Here is another article at MarketWatch that naive investors should throw in the trash:
Why buy-and-hold is a bad idea for retirees by Ken Moraif.
Two points first: MarketWatch is one of my favorite sites because most articles are informative, timely, and well-written. Secondly, this straw-man type of bashing of "buy and hold" is quite popular and used to charge egregious fees in my opinion.
Why should the article be trashed? I suggest you read the article first and see if you can figure it out. If you can't, then you need help in the investment world because you are set up for the manager who wants 1% to 2% of your assets annually and is likely to underperform. You need to do some research or get some guidance on the hit your nest egg takes over a longer period of time as you contribute to the average underperforming active manager's coffers (see: article on recent SPIVA scorecard.)
Now to the article. The author presents an example which shows the retiree who put all of his or her money in stocks in 2000:
So in 2000, your first year of retirement, you took out $40,000, but,
oops, the market went down 10%, and you lost $100,000. You were left
with $860,000. Then the market dropped 13% in 2001, gobbling almost
$112,000 of your investments, plus you took out $41,200* to live on.
Your investments fell to $700,000.
After 3 years he claims:
You lost half your nest egg in three years.
Now let's take a deep breath and step back a minute and ask the very basic question of who would put their nest egg 100% in stocks. Maybe the author's firm recommends retirees put 100% in stocks, but I know of no others that do.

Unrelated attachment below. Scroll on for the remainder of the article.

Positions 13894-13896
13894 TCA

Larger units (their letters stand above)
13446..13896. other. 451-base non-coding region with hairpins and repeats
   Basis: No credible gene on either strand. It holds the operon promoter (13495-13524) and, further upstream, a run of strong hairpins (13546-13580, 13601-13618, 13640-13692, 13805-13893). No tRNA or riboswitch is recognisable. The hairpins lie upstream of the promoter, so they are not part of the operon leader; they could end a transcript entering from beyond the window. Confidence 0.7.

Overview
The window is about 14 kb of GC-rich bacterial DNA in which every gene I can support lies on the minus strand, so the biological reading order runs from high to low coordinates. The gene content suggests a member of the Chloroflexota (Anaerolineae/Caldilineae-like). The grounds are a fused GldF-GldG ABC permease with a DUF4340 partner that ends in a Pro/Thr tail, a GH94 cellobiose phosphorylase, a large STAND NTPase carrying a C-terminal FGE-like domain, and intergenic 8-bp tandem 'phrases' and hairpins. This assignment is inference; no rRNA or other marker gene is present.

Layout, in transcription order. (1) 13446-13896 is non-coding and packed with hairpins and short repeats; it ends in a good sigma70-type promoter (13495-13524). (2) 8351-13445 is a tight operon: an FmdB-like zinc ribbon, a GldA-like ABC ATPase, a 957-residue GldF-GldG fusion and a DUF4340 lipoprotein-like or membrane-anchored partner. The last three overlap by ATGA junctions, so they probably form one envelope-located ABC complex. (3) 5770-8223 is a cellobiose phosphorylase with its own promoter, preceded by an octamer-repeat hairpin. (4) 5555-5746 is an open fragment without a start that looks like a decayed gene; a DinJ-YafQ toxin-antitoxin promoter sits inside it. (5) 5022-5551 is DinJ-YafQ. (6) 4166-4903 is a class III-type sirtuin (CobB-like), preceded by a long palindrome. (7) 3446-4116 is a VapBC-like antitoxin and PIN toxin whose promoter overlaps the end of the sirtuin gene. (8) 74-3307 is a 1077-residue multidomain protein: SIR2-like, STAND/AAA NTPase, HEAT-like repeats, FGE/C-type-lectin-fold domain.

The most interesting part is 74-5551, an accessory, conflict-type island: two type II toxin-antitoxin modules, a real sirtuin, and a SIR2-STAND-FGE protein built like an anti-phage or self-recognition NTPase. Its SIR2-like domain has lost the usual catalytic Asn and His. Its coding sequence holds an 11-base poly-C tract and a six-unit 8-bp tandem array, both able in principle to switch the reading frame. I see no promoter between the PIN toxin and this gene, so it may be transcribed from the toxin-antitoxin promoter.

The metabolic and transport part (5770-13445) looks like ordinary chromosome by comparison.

To be clear on the difference, let's take a look at his returns versus more reasonable numbers. He says the market was down -10%, -13% and -23% in 2000, 2001, and 2002. What was the performance of a buy-and-hold investor for these years using a 65% stocks/35% bonds basic, reasonable buy-and-hold allocation? Using the BlackRock Asset Class Returns chart, you can see they were -1.1%, -4.8%, and -9.8% for 2000, 2001, and 2002 respectively. A huge difference!
The discerning reader may have also noticed that the author assumes 3% inflation for the withdrawal schedule. He could have an interesting conversation with Fed Chairperson Janet Yellen who has been trying to reach the Fed's goal of 2%.
The bottom line is that the author has used wholly unrealistic assumptions to reach his conclusions--which could negatively impact the undiscerning reader.
What if I was to flip this around and seek to create a straw-man type of argument in the other direction and ask how active investors fared who put their entire nest egg in Pershing Square (the firm managed by former active hedge fund manager Bill Ackman). That story by Brett Arends is here: Bill Ackman's stock drops.
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